The Norwegian oil fund is a tool for securing pensions for future generations and should never be a tool for environmentalists.
A wake-up call
After I handed in my master’s thesis, I have gradually gotten more time on my hands. Even though I go to work every week, I have gotten more time to do things I want to do. Time to relax, time to exercise more and time to read more about things that I’m passionate about. It’s been lovely (and a necessary break). However, I received a wake-up call on Friday. I took a day off and it turned out to be wise to take a day of that day. Why? Well, as I went grocery shopping, I received a text message from work saying that people were demonstrating outside of the building. I admit that my first reaction was resignation. I thought to myself “Of course, and what are they demonstrating against now, then?” I searched google for the answer. And when seeing that answer, I understood that there might just be something worth demonstrating for. The Extinction Rebellion was demonstrating against the Norwegian oil fund. The group wants the oil fund to withdraw from environmentally-unfriendly investments and, in particular, investments in coal. I’m not sure that I agree with these rebellions, but I definitely sympathize!
What kind of reward do you want?
The Norwegian petroleum fund is the largest sovereign fund in the world, owning about 1.5% of the global stock market. If you are one to emphasize integrity in financial markets, then you should try to influence those managing this fund! Over the last twenty years, the fund has yielded a breath-taking rate of return. Oil revenues has been a pillar of the fund, but where are we headed? Should we continue to rely heavily on fossil fuels for our financial wealth? Or should we try to steer in another direction? As of now, withdrawing from some of these environmentally-unfriendly investments might mean incurring a significant cost in terms of returns. However, doing so could yield a different type of reward: a better environment (at least in the long run). There is no such thing as a free lunch, and we have got to choose! Should we emphasize short-run profits or investing (with integrity) in more environmentally-friendly projects around the world? You never know – such projects might prove to be a wonderful investment in the long-run. The size and long-term investment profile of the sovereign wealth fund should be an ideal match for such investments. That is something to think about.
And the price goes to…
Let’s consider a scenario in which the oil fund is withdrawn from all of those “black” investments in order to throw the money at “green” projects. Who must bear the main risk? Who stands to win (or lose) largely from this turnaround? We are talking about a group of people who can’t be heard. They don’t even have voting rights (at least not yet). Many wants to make life as good as possible for these people, but myopic behaviour causes us to down-prioritize them. Those who are not yet born, our children and grandchildren, bears the burden. Why do they have to carry the load? Well, let me illustrate the point: We adjust the oil fund’s portfolio today. We deviate a bit from the present composition of the portfolio. The changes today might not even be that dramatic. But as we keep heading in this new direction we will increase the distance to the old portfolio as time keeps going. If you need a mental picture of this: Picture you and I walking in the same direction. In fact, we are walking next to each other. Then you turn 5 degrees to the east. This is not very dramatic here and now. We are headed in different directions, but we are not that far away from each other still. However, as we keep walking and walking for hours and hours on end, the distance between us will increase. Right now, you are walking into the great unknown. It could be that you are walking right into a gold mine. In that case, the distance between us is a win for you. And the farther away I am from the gold mine, the more of the gold mine you get to keep. Hence, your winnings keeps increasing as time goes on. But what if I am the one to walk into the gold mine? Well, then you lose! You should not have deviated from my trail. The point is that you do not know until one of us is standing inside a gold mine! You don’t know how you are going to fare at the moment you are departing from me and when one of us is inside the gold mine, it is too late to change your mind.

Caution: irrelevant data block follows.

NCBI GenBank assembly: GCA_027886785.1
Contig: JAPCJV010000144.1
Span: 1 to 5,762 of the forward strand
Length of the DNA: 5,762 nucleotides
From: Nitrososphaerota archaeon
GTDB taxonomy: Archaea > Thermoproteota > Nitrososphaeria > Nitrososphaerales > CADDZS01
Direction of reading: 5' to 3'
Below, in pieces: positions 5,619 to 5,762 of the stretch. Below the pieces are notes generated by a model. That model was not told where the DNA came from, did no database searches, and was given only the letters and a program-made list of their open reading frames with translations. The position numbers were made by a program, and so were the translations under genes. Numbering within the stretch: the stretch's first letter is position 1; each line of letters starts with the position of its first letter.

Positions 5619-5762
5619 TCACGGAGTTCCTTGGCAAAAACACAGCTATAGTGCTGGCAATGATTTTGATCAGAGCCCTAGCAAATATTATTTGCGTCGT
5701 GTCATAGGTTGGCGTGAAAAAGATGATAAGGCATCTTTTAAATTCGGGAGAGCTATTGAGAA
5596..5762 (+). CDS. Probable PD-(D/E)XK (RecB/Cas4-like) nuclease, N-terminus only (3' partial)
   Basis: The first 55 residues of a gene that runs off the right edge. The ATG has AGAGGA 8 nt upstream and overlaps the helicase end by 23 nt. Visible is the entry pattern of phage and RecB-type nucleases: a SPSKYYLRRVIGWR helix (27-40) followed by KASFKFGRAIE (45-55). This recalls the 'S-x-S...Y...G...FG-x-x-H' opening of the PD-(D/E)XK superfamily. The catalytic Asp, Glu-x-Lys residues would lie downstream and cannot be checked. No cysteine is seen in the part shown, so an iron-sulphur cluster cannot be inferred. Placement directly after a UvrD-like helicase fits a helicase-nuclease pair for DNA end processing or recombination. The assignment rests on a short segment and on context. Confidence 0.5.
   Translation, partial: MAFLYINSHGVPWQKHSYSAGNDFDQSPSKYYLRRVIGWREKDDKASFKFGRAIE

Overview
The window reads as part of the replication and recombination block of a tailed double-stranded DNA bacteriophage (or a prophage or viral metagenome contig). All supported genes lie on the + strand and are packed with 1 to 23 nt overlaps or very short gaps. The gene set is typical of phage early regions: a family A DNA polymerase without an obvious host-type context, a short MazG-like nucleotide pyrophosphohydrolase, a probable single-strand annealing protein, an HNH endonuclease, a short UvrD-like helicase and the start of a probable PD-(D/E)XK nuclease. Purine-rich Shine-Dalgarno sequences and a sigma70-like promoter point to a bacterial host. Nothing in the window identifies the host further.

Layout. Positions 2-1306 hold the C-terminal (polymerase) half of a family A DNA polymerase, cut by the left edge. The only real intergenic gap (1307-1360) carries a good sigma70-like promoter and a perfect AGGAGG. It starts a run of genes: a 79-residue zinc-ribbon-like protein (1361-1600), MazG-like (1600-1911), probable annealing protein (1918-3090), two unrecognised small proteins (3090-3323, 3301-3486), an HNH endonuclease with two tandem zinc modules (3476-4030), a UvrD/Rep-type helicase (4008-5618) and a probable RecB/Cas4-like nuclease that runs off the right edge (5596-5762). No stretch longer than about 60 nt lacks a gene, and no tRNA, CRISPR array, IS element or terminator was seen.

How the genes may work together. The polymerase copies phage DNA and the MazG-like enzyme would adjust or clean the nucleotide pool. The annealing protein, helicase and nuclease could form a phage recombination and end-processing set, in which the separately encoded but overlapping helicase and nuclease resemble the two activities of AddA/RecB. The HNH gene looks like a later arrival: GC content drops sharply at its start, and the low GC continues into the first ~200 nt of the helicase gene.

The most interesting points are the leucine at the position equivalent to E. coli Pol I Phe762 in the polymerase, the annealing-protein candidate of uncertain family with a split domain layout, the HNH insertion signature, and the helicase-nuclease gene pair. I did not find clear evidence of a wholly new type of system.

But what does it mean?
Now, let’s turn back to the Norwegian oil fund. Our children and grandchildren are not born until we get closer to the gold mine, but it is our generation who gets to choose if we should deviate or not. Doesn’t that seem a tad unfair? Of course, you could argue that we could change our mind if we get the feeling that we are walking in the wrong direction. But we are incurring some cost if we keep on changing our mind all of the time. It would have been better to stick to the right path all the way. Besides, Exctinction Rebellion is not talking about changing our mind back and forth. They are not saying that “we may invest in oil and coal some of the time if that seems right from an economic perspective”. Rather, they are arguing that we should deviate. The Norwegian oil fund is a fund whose primary intention is to secure pensions for future generations. It is not a political tool for environmentalists and it should never be used as such. I am all for environmental policies which take aim to prepare us for a new, green, workday. However, I don’t think we should deviate from our trail just because we feel like it. Especially not when we feel so for other reasons than those who channel the intention of the fund. If Extinction Rebellion can provide credible evidence for why it makes economic sense to withdraw from oil and coal investments, then I am happy to support them. But until that is the case, I want the Norwegian oil fund to follow the path we are on.